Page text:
Expected Council Action
The Council is expected to discuss the Secretary-General’s latest report on Nepal and to receive a briefing by Ian Martin, the Secretary-General’s Special Representative in Nepal. Discussions are expected to focus on the latest political developments, the security situation and preparations for constituent assembly elections scheduled for 22 November.
While no formal political action is required at this stage, the recent turbulence in the political situation is impacting the UN Mission in Nepal’s (UNMIN) ability to carry out its mandate. The Council may choose to respond to the developments in either a presidential or press statement. UNMIN’s mandate expires on 23 January 2008.
Recent Key Developments
On 18 September the Maoist faction left the coalition government dissatisfied with progress on meeting their demands to abolish the monarchy before the 22 November elections. Other coalition partners prefer that a democratically elected special assembly decide the future of the monarchy. The Maoists fear that free and fair elections are not possible as long as the monarchy remains and plan to disrupt the polls if Nepal is not declared a republic before the elections.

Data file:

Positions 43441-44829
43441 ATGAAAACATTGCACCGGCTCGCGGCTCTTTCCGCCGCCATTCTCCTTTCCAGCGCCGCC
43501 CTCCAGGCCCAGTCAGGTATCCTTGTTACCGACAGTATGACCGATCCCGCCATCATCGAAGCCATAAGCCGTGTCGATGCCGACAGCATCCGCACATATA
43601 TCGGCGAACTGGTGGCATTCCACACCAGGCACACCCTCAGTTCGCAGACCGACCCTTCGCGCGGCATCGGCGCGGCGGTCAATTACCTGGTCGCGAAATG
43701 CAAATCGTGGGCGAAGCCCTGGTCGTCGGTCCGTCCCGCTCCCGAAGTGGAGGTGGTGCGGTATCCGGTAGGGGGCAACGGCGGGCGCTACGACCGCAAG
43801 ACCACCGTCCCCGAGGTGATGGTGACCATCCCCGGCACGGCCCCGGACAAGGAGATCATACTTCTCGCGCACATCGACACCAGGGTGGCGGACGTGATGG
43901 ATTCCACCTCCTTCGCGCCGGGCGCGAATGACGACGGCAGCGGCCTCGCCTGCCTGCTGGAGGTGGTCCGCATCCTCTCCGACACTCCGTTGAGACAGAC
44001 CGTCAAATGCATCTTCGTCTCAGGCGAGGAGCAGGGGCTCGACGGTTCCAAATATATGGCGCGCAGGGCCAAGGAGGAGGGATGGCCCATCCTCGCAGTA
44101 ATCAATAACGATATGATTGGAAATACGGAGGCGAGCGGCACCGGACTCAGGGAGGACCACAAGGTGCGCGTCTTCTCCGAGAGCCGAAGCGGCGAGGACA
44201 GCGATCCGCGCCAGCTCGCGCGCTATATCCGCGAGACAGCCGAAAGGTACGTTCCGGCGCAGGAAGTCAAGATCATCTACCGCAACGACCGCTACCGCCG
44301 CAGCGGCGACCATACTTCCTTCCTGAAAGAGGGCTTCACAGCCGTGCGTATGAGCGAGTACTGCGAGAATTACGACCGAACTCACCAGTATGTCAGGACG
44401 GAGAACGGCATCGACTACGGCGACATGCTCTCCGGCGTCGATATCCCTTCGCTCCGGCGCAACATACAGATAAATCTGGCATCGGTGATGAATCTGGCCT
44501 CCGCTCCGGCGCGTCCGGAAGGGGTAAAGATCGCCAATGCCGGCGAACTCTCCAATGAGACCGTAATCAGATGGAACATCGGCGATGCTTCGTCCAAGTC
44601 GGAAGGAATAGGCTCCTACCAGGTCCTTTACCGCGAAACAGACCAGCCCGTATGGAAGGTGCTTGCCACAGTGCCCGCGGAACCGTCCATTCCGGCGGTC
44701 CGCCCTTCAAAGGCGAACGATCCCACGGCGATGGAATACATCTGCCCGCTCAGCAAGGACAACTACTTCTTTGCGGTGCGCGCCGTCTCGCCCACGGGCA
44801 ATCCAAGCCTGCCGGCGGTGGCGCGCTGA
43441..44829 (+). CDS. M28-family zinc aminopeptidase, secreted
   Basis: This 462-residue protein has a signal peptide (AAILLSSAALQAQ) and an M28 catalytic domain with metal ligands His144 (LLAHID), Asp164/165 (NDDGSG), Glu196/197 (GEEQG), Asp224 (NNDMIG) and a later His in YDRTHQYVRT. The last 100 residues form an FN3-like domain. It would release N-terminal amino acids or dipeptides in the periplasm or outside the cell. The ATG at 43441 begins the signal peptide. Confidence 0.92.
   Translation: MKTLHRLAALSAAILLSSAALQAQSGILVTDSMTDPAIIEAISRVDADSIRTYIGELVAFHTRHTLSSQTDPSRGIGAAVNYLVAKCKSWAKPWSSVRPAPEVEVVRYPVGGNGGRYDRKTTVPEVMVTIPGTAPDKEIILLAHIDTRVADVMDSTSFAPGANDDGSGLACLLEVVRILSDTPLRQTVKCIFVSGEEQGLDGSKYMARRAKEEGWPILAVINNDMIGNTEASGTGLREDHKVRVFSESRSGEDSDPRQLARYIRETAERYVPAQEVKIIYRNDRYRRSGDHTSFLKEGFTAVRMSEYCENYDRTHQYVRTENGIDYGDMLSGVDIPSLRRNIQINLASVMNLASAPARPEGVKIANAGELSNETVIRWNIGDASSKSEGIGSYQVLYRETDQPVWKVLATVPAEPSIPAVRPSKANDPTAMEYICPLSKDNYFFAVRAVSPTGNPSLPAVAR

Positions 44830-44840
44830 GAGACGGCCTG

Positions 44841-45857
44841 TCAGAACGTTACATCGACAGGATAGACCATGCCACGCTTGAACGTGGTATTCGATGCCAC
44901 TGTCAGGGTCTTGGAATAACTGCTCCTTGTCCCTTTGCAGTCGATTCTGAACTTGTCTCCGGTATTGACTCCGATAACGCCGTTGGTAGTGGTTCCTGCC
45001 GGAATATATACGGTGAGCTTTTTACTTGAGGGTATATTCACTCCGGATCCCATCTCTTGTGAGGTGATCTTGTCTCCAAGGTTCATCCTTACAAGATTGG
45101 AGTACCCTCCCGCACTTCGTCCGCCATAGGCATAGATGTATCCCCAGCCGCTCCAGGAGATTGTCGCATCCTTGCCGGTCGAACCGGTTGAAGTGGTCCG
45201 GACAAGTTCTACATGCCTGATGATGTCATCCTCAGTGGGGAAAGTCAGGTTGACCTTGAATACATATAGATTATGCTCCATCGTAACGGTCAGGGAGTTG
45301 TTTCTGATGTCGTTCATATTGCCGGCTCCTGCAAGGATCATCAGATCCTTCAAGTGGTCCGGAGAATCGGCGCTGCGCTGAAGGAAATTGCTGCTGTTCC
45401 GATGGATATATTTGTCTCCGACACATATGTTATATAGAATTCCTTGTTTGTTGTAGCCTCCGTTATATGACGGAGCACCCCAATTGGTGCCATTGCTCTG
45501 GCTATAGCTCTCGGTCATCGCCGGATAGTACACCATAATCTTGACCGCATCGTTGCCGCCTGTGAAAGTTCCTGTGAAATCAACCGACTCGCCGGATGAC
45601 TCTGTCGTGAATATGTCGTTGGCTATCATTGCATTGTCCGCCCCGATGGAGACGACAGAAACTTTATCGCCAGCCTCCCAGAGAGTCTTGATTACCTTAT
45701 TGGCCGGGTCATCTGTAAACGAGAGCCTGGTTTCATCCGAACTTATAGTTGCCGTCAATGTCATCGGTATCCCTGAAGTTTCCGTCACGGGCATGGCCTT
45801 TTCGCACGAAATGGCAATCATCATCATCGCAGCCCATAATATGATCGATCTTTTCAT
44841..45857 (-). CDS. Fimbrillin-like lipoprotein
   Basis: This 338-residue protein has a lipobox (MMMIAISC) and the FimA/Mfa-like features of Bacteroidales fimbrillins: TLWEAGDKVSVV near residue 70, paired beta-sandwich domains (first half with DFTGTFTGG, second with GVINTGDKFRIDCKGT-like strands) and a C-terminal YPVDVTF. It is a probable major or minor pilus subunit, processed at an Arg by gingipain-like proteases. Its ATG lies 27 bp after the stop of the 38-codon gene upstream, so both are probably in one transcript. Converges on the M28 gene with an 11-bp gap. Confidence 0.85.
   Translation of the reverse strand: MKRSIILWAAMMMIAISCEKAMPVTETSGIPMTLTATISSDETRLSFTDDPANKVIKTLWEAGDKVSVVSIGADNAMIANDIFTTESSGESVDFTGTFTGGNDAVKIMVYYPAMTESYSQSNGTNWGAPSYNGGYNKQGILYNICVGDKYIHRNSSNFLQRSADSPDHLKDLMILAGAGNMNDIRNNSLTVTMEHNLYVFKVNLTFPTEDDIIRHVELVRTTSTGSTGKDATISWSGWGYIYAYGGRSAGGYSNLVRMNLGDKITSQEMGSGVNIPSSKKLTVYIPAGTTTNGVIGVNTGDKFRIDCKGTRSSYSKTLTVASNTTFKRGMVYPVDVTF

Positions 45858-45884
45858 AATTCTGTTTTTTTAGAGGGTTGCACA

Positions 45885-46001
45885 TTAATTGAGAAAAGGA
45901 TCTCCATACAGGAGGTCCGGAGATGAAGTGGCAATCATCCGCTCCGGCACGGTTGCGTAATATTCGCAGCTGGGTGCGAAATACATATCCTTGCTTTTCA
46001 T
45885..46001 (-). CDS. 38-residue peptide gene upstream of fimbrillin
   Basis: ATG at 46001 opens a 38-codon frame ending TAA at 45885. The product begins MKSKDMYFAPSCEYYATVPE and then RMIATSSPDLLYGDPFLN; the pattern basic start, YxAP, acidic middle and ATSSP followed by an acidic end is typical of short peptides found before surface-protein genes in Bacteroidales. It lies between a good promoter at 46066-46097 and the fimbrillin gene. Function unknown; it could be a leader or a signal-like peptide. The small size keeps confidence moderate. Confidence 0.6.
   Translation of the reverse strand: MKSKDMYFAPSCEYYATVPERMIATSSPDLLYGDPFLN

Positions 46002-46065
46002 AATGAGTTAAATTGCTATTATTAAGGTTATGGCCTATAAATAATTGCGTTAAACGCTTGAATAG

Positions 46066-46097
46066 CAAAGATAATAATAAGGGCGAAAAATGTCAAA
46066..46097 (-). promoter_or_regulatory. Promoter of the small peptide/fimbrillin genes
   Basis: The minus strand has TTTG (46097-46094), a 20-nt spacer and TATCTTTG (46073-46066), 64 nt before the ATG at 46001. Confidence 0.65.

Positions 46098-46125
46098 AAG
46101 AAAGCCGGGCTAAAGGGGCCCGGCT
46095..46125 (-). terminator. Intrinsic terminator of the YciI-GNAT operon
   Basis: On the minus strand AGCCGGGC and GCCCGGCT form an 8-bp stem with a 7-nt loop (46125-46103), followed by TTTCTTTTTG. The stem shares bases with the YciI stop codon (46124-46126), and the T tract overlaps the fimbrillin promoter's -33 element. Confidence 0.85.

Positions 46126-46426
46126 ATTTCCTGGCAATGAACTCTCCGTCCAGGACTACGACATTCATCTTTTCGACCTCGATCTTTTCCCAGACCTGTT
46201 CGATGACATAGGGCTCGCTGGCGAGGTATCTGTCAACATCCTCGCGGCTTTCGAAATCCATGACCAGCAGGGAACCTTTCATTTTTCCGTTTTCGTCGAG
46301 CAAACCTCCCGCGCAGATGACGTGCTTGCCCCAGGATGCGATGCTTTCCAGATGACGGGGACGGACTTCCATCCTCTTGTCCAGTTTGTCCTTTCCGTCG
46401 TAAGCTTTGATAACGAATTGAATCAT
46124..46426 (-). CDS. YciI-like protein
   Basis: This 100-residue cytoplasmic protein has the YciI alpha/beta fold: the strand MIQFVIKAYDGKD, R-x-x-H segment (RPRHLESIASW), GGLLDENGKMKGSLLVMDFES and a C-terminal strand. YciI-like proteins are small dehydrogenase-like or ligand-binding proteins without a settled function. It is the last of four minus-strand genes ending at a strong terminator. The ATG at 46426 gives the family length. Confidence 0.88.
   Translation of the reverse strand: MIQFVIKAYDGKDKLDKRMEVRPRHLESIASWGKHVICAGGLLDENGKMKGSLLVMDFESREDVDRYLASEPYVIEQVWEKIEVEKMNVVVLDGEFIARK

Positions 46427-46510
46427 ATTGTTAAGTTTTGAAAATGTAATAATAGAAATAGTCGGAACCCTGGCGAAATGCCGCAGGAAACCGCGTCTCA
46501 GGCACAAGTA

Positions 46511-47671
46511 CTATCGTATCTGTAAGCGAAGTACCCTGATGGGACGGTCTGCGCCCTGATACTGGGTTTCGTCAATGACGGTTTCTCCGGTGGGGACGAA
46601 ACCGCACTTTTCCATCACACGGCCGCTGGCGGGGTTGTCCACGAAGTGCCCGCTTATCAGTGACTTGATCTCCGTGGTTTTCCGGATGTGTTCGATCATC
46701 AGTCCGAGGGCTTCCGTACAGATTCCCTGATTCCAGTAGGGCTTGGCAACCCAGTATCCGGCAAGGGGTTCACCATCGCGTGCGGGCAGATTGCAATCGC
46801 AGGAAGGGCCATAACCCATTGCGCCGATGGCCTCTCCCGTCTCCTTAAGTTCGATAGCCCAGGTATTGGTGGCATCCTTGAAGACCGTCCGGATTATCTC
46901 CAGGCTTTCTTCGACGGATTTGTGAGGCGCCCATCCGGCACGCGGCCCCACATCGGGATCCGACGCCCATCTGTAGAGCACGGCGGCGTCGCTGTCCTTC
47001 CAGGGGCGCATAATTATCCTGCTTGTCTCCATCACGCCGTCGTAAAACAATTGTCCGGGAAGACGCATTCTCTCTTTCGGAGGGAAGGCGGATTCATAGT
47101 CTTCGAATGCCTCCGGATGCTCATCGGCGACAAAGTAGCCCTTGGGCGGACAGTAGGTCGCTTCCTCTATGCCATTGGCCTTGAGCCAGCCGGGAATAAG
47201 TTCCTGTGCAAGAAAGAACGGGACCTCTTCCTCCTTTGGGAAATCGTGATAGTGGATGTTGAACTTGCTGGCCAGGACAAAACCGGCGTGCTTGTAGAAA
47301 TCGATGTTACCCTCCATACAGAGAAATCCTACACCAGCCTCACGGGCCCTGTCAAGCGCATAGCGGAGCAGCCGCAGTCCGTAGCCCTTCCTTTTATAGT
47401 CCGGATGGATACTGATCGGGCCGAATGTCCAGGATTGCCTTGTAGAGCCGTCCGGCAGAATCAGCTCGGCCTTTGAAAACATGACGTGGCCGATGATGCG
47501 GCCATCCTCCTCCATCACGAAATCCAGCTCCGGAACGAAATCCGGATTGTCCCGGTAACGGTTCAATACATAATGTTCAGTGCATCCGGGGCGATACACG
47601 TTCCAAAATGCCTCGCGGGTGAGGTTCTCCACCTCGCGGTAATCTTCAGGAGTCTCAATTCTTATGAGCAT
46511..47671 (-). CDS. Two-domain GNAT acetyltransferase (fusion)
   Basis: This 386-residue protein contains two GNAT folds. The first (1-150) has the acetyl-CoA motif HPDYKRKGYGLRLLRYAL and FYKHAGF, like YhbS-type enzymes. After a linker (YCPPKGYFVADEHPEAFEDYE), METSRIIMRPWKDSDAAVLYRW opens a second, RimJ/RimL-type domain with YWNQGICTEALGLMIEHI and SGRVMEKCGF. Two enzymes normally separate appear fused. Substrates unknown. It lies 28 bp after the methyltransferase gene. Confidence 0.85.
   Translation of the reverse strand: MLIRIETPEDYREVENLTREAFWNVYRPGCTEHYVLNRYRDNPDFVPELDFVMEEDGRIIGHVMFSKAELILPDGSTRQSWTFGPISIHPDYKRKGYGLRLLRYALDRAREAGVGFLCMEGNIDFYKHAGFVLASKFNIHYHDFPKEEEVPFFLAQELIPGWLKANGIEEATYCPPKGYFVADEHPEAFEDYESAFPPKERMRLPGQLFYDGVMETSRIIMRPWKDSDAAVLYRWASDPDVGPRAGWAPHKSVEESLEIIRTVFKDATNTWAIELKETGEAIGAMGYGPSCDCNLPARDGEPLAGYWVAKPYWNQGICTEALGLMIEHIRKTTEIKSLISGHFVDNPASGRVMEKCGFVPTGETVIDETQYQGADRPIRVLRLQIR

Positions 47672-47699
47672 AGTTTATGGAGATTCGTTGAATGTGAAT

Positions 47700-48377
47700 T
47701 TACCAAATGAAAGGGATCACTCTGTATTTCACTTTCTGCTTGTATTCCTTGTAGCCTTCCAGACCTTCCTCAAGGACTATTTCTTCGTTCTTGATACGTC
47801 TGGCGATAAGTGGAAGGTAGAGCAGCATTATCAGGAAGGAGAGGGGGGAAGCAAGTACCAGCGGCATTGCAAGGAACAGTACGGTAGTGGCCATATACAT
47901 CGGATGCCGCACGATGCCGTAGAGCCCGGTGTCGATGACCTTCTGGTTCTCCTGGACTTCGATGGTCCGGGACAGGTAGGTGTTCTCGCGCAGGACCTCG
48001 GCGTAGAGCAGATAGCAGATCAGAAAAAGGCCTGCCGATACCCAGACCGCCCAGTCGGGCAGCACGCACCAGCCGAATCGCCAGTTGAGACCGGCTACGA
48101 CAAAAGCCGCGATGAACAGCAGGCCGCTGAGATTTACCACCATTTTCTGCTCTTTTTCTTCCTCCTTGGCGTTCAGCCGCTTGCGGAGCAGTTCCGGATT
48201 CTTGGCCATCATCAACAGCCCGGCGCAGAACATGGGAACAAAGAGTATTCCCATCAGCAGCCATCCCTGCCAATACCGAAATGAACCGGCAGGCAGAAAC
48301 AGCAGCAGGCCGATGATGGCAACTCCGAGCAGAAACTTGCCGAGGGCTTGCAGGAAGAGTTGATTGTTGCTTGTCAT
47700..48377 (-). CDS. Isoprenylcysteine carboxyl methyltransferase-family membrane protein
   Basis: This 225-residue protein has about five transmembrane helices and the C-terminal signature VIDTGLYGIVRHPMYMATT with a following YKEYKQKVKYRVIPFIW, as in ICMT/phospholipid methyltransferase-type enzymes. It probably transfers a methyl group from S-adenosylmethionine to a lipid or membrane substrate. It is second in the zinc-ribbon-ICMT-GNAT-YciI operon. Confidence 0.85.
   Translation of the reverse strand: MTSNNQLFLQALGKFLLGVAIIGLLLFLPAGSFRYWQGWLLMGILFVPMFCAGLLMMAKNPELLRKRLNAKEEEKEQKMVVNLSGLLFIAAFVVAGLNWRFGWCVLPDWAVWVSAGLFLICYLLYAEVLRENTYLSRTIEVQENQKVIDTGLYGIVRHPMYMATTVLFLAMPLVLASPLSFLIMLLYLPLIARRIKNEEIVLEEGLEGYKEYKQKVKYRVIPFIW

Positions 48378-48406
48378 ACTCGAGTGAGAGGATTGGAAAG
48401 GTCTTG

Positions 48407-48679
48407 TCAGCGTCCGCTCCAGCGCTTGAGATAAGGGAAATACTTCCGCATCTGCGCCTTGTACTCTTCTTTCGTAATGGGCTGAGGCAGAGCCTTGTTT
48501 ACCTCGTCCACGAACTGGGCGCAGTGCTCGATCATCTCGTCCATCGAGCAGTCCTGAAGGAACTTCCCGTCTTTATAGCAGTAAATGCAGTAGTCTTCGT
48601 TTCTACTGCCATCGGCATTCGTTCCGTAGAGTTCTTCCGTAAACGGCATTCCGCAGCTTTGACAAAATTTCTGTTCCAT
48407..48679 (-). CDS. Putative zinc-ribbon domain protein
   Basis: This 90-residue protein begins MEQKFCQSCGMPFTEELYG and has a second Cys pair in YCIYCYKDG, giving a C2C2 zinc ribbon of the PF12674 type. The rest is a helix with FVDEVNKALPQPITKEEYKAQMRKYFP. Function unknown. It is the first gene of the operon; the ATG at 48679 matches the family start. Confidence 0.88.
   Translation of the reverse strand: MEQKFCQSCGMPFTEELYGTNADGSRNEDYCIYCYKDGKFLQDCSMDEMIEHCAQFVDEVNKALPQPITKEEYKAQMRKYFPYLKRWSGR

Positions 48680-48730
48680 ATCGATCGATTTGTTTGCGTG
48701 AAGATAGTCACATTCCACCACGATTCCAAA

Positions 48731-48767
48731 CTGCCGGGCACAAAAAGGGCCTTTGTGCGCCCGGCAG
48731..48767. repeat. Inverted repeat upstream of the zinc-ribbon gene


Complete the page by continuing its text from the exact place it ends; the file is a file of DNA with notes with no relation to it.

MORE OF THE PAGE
In a telephone call with the government and the Maoists on 19 September, B. Lynn Pascoe, the head of the UN Department of Political Affairs, acting for the Secretary-General, urged compromise. Both parties renewed their commitment to the peace process.
On 26 September the Nepali Congress party, Nepal’s largest political party, passed a resolution calling on the special assembly to be elected in November to order the king to give up his throne. This brings it in line with the Maoist position on the subject although there are still differences on the issue of timing.
On 14 September, 5000 Maoist soldiers left their camp to protest wages lower than those paid to soldiers in the Nepali army. UNMIN issued a statement saying this violated the peace agreement.
Over the past month the security situation deteriorated and tensions remain. Bombs exploded in Kathmandu on 9 September-the first since the August 2006 peace agreement. Rival ethnic groups clashed in the south after a local politician, a known royalist, was shot dead on 16 September. In spite of a curfew in the area, fighting continued over the week and according to human rights NGOs in Nepal over 5000 people have been displaced.
take no action at this stage; or
adopt a press or a presidential statement on the importance of adhering to the peace agreement, expressing concern about the continuing violence in the south and the importance of both the Nepalese government and Maoists continuing to work with UNMIN.
Given the need to watch the situation more closely in the lead up to the 22 November election, the Council might also consider options such as:
request a briefing from the Secretariat in early November on election preparations and potential threats during the elections; and
request the Secretary-General to provide an assessment in December after the election of progress made by UNMIN and whether it can complete its work by the end of its mandate in January.